AS IF FOLLOWING the fortunes of Metro didn't already tax the mind almost as much as the billfold, there were reports from Annapolis this week about a " $25-million misunderstanding" - specifically, about what Gov. Harry R. Hughes may or may not have said to suburban lawmakers about providing money for the transit system. The hazy impression left by certain legislators' accounts was that the governor had backed off from a promise to transfer $25 million to Metro from state funds. Did he? And if he did, will this kill Metro?
No and no. Even if Gov. Hughes had wanted to transfer the money directly, he couldn't have done so without some some kind of eventual legislative approval - and therein lies the political hang-up: The legislature this year is not sympathetic to Metro's plight, and hardly anyone in Annapolis relishes a nasty battle if the system can make it for another year. Besides, Gov. Hughes already has offered an extra, one-time-only grant to help pay the Maryland suburbs' share of Metro's annual projected operating costs for its bus and rail system - thus allowing time to study various approaches to some permanent, reliable financial formula.
The $25 million was being sought for construction of the subway - money that definitely will be needed even if it is not immediately crucial.What Gov. Hughes first said about this amount was that he would support legislation to finance this amount - which is far different from simply transferring the money by administrative action. That, apparently, was the point on which the misunderstanding arose; so now the suburban lawmakers are acknowledging that they may have read too much into their meeting with the governor and, what the heck, wait 'till next year.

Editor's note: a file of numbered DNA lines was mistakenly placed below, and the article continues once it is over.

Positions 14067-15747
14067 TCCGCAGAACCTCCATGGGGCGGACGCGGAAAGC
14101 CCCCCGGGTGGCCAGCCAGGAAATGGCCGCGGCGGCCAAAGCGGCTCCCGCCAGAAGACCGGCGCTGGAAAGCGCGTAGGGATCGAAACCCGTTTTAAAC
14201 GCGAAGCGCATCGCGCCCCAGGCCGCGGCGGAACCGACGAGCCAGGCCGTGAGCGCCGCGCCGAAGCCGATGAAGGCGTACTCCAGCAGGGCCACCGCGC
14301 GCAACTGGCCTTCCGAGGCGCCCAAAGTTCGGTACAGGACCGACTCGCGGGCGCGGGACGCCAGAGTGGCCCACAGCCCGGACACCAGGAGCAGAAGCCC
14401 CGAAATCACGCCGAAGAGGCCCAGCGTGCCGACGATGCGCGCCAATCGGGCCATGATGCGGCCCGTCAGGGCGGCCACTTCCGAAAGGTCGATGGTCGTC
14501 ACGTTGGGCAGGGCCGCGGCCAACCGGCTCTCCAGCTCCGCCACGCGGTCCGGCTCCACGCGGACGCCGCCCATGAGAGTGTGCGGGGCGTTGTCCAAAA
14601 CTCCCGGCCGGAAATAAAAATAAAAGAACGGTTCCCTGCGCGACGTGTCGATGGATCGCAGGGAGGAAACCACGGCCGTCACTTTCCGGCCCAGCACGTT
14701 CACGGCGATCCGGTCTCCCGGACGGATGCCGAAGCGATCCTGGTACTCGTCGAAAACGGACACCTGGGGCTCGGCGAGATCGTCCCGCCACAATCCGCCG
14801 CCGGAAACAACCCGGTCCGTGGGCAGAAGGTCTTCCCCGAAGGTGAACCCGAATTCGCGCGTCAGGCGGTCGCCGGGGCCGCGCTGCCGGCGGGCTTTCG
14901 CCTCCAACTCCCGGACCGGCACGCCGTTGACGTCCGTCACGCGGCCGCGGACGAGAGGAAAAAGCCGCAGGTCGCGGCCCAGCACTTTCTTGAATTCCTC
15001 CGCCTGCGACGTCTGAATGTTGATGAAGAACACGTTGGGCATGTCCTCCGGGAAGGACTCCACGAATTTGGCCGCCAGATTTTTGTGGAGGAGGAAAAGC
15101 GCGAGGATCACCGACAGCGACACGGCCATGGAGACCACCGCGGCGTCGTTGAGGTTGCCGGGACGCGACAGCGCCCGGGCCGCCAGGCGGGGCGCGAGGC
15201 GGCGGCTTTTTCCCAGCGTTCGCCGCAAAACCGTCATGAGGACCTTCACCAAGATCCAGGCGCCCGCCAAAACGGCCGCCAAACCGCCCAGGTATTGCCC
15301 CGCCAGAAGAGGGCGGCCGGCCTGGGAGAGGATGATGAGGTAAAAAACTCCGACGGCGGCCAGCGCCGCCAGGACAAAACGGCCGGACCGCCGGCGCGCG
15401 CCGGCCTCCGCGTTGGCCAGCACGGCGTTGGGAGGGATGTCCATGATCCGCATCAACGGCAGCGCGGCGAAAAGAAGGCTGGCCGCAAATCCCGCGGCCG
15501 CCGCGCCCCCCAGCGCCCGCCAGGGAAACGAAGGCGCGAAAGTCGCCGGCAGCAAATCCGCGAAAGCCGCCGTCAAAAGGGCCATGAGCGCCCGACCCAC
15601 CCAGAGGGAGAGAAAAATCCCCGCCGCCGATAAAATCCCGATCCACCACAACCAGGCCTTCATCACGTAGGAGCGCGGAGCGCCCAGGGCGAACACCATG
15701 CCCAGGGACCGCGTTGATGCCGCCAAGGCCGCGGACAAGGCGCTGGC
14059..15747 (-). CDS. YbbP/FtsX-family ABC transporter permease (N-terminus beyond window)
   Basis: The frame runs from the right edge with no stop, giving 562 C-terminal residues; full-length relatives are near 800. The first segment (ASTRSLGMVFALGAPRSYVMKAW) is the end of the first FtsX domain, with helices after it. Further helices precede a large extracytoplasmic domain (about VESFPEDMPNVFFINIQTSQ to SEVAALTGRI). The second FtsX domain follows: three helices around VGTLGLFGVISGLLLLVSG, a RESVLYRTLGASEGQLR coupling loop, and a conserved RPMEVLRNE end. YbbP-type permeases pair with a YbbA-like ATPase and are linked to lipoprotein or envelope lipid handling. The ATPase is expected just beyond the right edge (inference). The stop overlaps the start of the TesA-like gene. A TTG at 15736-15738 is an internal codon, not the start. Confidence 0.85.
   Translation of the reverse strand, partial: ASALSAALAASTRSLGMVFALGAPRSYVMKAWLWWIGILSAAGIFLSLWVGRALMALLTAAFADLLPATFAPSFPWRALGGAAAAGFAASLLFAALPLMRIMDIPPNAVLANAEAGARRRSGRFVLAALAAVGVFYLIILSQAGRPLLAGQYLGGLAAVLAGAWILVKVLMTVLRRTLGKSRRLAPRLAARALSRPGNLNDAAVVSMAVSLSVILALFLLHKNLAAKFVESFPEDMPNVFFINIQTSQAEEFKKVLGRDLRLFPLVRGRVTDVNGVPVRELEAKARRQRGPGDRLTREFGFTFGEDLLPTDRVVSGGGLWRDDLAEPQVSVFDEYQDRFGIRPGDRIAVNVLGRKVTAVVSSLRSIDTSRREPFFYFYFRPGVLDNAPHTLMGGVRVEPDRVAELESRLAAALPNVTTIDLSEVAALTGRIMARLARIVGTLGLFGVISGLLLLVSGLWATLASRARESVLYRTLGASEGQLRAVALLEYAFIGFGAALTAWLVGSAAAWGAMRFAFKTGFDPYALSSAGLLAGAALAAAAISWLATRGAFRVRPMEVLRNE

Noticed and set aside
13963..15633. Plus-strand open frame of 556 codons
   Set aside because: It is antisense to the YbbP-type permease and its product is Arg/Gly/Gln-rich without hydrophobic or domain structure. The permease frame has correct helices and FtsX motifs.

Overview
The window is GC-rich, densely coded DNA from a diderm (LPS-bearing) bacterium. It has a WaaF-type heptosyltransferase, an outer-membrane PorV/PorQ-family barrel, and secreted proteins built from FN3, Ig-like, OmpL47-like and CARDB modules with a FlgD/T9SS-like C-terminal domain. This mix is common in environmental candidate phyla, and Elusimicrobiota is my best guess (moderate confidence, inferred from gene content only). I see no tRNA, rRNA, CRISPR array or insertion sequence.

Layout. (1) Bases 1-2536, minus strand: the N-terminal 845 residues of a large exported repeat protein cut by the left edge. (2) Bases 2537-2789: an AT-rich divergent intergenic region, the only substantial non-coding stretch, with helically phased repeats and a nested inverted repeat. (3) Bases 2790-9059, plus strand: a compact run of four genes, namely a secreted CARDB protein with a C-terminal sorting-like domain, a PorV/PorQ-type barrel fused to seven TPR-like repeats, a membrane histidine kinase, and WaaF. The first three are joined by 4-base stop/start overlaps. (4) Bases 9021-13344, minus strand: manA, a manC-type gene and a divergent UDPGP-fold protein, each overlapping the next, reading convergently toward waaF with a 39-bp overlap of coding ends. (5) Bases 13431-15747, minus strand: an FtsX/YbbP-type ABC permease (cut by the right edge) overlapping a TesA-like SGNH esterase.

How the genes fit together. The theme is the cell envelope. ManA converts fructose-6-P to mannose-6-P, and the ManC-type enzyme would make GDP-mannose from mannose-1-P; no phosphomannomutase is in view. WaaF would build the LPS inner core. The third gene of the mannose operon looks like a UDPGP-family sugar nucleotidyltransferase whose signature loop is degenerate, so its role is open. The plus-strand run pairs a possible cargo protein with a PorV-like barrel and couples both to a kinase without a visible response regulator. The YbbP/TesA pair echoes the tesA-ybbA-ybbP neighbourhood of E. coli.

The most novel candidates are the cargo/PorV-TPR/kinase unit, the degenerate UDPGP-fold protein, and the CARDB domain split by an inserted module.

That's the reality of it, anyway. So long as Gov. Hughes remains sympathetic to the financial troubles of Metro, the system can get by for a year with the money to help pay the suburbs' share of operating costs. But he and those legislators who understand the situation have their work cut out for them next year. Both the Carter administration and Congress have made it abundantly clear that the governments of this region must come up with tax commitments to cover operating costs if federal assistance is to continue. That is why in Annapolis, Richmond and the District, the time for any more "studying" is rapidly running out. Next year, the legislatures of both states will have to move or Metro - and the people of the region who do or will use it - will be in serious trouble.